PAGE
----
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The Roots of Botswana Nationalist Politics Part 10:

Jeff Ramsay


For most of the colonial era, the British remained content with the system of indirect rule that was established by the territory's first 20th century Resident Commissioner, Ralph Williams (1901-06); a system that enabled a relative handful of white officials to maintain peace and collect revenue.

In this context, such administrative reforms as were implemented before 1960, most notably during the administrations of Charles Rey (1930-37) and Charles Arden-Clark (1937-42), did not alter William's basic monarchical concept that the British Crown held ultimate authority over the Protectorate’s dikgosi; who in turn were expected to uphold the Crown’s authority over their own people.

From this premise most colonial officials subsequently followed Williams' further view that the absolute authority of those dikgosi who were officially Gazetted as "chiefs" should be absolutely upheld so long as they maintained order, collected Hut Tax for the coffers of the colonial regime and were otherwise reasonably cooperative.

Addressing a kgotla meeting in November of 1901, Williams thus stated: “When the Government thinks that a chief is unfit to rule his people the Government will remove him, and say who shall be chief, but it is not for you to say. There is a Proclamation which provides that persons disturbing the peace of the country may be removed from it, the High Commissioner will not hesitate to enforce it upon you if he thinks it appropriate.”

Official British and popular Batswana perceptions of bogosi thus differed. To his people a kgosi remained at the apex of a participatory socio-political structure that was ideally manifested in the right of all adult male non-malata to take part in public discussions. Chiefs, however, sat at the bottom of a colonial hierarchy that functioned through a military-like chain of  mand.

This state of affairs inevitably gave rise to tension. While the relationship between dikgosi, their subjects and the British over the decades was often complex in practice, in the long term the contradictions inherent in the dikgosi/chiefs’ intermediary position weakened bogosi. As colonial chiefs they were expected to act as agents of a foreign regime who’s underlying material interest was in the underdevelopment of Botswana as a source of exploited migrant labour.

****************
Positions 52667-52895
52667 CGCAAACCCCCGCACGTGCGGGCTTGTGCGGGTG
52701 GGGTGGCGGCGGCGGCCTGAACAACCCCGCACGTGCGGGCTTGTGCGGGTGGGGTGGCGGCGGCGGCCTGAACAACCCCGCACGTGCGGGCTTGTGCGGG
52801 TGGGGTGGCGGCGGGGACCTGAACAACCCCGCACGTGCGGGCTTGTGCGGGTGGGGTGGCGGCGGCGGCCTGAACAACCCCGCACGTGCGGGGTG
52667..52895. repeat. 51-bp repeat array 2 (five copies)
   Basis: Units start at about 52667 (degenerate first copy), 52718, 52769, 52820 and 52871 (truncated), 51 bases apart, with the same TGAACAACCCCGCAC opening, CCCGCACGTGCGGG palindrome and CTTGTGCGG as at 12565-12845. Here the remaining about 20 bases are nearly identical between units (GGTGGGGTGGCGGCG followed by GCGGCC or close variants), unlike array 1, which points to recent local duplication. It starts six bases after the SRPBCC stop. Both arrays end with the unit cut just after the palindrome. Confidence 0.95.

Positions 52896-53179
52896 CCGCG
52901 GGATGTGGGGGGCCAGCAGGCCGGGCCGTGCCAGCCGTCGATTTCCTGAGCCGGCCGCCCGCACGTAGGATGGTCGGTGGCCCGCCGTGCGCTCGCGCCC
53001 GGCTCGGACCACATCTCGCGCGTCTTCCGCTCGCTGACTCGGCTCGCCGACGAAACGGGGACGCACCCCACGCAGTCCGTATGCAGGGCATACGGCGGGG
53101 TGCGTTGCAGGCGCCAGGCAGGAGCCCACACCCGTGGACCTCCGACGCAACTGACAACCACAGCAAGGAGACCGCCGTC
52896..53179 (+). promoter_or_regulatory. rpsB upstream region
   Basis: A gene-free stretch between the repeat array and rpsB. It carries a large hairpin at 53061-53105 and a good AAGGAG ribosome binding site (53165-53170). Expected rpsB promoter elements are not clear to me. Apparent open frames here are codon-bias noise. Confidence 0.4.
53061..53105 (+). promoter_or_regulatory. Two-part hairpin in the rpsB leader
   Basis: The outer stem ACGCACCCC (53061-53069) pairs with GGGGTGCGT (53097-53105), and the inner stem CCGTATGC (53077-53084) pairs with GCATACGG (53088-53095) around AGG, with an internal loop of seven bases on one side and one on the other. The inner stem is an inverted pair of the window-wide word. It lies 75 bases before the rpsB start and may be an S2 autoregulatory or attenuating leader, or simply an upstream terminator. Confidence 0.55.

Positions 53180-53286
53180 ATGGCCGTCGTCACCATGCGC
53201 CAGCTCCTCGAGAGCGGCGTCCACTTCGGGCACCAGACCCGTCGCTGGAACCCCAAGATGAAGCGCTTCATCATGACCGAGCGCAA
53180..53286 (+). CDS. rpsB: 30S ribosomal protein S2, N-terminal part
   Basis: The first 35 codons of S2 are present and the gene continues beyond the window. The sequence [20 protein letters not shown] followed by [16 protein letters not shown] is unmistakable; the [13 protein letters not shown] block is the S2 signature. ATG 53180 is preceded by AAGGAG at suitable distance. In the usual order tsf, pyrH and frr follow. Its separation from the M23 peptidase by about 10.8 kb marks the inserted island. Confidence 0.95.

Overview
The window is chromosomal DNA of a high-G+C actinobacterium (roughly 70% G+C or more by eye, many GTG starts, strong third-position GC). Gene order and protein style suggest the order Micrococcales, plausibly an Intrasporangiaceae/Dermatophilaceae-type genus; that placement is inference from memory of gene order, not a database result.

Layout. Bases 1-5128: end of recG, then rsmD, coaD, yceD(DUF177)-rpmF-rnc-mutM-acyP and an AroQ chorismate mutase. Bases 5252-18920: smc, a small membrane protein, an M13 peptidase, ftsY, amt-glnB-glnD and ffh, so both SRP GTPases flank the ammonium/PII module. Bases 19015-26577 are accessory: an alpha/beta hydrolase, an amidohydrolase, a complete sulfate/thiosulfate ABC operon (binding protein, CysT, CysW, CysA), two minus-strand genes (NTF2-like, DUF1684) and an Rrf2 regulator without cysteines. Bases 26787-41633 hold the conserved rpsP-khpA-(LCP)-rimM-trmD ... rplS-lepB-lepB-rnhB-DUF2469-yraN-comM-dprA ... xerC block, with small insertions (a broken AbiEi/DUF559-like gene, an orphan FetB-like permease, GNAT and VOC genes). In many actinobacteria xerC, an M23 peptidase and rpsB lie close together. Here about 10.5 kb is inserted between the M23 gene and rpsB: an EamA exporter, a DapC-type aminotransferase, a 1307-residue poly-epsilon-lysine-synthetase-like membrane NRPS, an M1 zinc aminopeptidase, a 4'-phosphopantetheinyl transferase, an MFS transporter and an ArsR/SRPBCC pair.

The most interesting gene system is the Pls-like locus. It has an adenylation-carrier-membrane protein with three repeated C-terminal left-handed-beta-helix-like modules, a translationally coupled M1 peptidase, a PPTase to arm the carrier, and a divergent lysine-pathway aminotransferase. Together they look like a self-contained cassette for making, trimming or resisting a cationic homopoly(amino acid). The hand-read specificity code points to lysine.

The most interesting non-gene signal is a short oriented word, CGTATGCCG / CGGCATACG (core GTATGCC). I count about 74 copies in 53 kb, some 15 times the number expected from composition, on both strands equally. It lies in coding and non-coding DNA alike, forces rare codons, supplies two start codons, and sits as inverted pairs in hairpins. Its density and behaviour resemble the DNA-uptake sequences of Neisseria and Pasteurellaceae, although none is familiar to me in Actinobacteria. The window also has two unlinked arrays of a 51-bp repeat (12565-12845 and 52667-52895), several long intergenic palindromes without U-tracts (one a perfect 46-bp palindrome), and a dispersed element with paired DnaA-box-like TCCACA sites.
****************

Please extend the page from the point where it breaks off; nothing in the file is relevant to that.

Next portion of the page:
Official recognition of this process is reflected in a July 1916 minute by the Protectorate's then Financial Secretary, Eason, opposing new taxation proposals, in which he noted:

"I am not sure also that we are not gradually putting the territory into an economically unsound position by seeing interest and I believe capital go out of the country and laying no foundations for new trades nor the betterment of existing ones."

The broader implications of the Protectorate's status as a labour reserve for colonial capital was also recognized at an early date by Marxist intellectuals, including members of the Communist Party of South Africa.

In March 1919, at the inaugural congress of Comintern in Moscow, David Ivon Jones in his address on "Communism in South Africa", described Bechuanaland as an area where local government was "exercised by chiefs, petty chiefs, and headman, always of course under the supervision of the police patrol."

Turning to the regional macro economy he added: "This, then, is the function of the native territories, to serve as cheap breeding grounds for black labour- sucking it in or letting it out according to the demands of industry. By these means territories' Capital is relieved of the obligation of paying wages to cover the cost of the labourer of reproducing his kind."

After much debate the Party, reached an ideological turning point in 1928 with the adoption of its program for "an independent native South African republic as a stage towards a workers' and peasants' republic, with full and equal rights for all races black, coloured and white" in which it explicitly recognized that:

"South Africa is a black country, the majority of its population is black and so is the majority of the workers and peasants…The black peasantry constitutes the basic moving force of the revolution in alliance with and under the leadership of the working class."